Tony Yayo Won't Speak To Police About Shooting On Busta Video Set, Lawyer Says

'It's not in [Yayo's] character to speak to the authorities,' rapper's attorney says.

Though authorities are reportedly interested in speaking with Tony Yayo about the murder of a man on the set of a Busta Rhymes video on Sunday morning, the G-Unit member's lawyer said his client has nothing to say.

"He has not been questioned, and based on my conversations with the New York police and the Brooklyn County district attorney, he is not a target of the investigation," attorney Scott Leemon said.

According to a witness who requested anonymity, Yayo was present on the set of the shoot for before shots were fired and Israel Ramirez, a member of Rhymes' security staff, was killed by a single bullet to the chest (see "Police Want To Question Busta Rhymes About Fatal Shooting At Video Set"). The source said Yayo was overheard insulting several rival crews prior to the incident and then apologizing to Rhymes for the disturbance.

Leemon would not comment on his client's whereabouts during the time of the shooting or his alleged actions on the set. "I have informed [the authorities] that I am his attorney and that we will not be making any statements to law enforcement. I say that because after what happened to Martha Stewart and Lil' Kim, I don't think any competent lawyer would allow his client to speak to authorities, and it's not in [Yayo's] character to speak to the authorities."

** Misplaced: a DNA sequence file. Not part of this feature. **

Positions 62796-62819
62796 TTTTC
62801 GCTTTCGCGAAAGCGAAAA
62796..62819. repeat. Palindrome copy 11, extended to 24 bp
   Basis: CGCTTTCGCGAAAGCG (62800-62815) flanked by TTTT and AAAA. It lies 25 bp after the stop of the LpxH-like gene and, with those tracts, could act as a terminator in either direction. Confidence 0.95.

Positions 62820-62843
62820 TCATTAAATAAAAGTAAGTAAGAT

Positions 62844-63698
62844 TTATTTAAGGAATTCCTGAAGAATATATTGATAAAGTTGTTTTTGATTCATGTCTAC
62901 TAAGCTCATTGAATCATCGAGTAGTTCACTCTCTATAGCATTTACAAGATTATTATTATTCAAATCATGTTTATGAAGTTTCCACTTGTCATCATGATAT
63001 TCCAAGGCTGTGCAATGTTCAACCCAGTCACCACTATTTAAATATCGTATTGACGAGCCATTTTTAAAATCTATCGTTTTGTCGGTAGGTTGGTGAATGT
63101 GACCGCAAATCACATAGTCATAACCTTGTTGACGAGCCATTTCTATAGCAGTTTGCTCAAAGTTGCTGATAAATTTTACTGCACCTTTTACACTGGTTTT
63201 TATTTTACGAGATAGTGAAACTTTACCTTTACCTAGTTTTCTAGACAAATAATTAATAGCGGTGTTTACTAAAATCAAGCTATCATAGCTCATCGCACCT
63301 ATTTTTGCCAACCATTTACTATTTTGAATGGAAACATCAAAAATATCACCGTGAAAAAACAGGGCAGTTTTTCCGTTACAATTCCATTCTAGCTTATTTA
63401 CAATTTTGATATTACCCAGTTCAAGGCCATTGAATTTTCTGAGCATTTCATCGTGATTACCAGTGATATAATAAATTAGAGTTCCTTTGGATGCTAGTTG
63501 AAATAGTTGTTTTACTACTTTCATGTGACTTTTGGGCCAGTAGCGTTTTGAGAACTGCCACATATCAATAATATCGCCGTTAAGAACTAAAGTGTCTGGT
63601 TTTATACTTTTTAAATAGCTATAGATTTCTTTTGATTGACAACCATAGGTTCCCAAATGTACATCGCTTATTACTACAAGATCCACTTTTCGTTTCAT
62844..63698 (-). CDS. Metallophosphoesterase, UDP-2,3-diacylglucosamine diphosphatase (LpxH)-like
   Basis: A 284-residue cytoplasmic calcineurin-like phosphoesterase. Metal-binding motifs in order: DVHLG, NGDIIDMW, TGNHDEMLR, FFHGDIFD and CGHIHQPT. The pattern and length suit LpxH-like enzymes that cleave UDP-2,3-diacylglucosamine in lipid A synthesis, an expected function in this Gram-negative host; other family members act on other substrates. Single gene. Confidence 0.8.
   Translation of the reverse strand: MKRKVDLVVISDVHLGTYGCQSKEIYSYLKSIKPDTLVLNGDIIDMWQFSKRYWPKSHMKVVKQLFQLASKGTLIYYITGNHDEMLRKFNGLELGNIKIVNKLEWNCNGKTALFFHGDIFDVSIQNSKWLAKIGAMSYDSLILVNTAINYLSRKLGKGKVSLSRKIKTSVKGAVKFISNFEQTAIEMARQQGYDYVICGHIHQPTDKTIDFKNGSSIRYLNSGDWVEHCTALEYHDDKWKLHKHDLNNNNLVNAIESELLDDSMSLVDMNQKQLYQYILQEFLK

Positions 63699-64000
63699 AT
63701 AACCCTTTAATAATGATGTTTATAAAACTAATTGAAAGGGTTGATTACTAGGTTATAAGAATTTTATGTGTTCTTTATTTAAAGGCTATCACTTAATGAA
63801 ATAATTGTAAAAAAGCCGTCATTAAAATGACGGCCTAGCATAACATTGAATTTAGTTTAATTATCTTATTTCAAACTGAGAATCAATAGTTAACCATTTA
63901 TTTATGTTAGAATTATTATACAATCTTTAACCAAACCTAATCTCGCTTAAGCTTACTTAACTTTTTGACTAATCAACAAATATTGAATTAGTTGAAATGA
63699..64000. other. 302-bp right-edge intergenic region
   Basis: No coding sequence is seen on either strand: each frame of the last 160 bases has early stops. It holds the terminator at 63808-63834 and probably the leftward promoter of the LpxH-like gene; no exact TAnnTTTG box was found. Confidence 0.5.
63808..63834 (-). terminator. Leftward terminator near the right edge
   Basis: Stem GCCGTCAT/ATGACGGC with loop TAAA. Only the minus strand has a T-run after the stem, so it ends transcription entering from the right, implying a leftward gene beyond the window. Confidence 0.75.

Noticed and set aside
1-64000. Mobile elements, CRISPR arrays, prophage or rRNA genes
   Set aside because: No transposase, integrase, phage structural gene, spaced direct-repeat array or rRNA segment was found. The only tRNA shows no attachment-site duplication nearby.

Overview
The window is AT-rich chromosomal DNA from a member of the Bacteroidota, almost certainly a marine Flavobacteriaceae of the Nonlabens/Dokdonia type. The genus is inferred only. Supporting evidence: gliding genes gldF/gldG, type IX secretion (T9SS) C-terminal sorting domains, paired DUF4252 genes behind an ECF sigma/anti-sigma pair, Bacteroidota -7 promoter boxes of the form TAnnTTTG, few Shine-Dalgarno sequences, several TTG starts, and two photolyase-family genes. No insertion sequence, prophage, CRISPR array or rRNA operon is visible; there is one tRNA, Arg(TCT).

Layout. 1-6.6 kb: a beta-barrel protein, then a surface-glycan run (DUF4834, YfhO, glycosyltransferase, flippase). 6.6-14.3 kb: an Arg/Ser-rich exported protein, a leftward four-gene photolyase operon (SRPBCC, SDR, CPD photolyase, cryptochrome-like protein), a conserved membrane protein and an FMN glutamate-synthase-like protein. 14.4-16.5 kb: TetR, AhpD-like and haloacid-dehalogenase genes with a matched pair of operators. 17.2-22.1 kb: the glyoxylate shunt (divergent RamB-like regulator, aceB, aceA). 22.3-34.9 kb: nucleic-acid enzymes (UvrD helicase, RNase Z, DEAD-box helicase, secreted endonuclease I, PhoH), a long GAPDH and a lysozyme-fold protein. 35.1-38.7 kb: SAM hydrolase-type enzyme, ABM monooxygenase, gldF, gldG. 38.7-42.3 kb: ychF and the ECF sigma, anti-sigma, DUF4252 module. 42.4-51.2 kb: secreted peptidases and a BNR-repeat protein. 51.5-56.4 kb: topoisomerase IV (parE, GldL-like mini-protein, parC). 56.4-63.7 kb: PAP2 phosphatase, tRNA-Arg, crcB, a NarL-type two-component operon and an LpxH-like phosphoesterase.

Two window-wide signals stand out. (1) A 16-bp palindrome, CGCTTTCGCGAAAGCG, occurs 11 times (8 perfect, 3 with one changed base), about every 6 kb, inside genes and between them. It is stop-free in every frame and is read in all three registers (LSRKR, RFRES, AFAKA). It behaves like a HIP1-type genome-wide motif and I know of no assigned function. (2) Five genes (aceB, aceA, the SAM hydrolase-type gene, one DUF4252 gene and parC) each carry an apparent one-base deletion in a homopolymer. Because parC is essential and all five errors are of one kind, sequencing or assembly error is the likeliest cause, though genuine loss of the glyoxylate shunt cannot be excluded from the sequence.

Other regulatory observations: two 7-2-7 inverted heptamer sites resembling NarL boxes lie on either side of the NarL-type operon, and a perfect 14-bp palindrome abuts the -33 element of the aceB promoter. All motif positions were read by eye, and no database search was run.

An NYPD spokesperson said Tuesday (February 7) that the investigation into the incident is ongoing. He would not comment on whom authorities are seeking to interview. On Monday police commissioner Raymond Kelly said Rhymes is one of the witnesses police want to speak with, and Newsday reported that Yayo is also being sought for questioning. According to Newsday, Yayo was supposed to be in the video but was ejected from the studio for unspecified reasons, and was later heard by witnesses saying that no one tells him to be quiet and that he is on parole.

Leemon said Yayo is on federal supervised release until May, that he completed New York State parole in December on gun-possession charges and that no one has formally contacted him about speaking to the rapper about the murder. The lawyer said he preemptively informed the DA's office that he was representing Yayo after reading stories about the shooting in the press. By law, once the authorities are notified that a person is represented by counsel, they cannot speak to that person without the lawyer present.

According to Newsday, both Rhymes (born Trevor Smith) and Yayo (born Marvin Bernard) had initially promised to meet with detectives on Monday and then reneged on those offers at the last minute. Leemon said his client never promised to speak to police.

Rhymes' lawyer did not return calls for comment on the report at press time, and a spokesperson for his and Yayo's label, Interscope Records, issued a statement of no comment. The paper also reported that Missy Elliott, who was inside the studio when the shooting occurred outside on the street, was cooperating with detectives.

According to Newsday, Rhymes has offered to pay for the funeral expenses for Ramirez, who was on site to guard the rapper's jewelry during the filming of the video. Ramirez's sister, Claurice Lara, told the paper that Rhymes made the offer after first reportedly having an employee make a condolence call to the victim's family.

"I think as soon as this incident happened — this tragedy of an incident — he should have picked up the phone and at least talked to my mother," Lara told Newsday. "I really think that being my brother worked for him for such a long time the first thing he should have done, instead of trying to protect himself, was call us."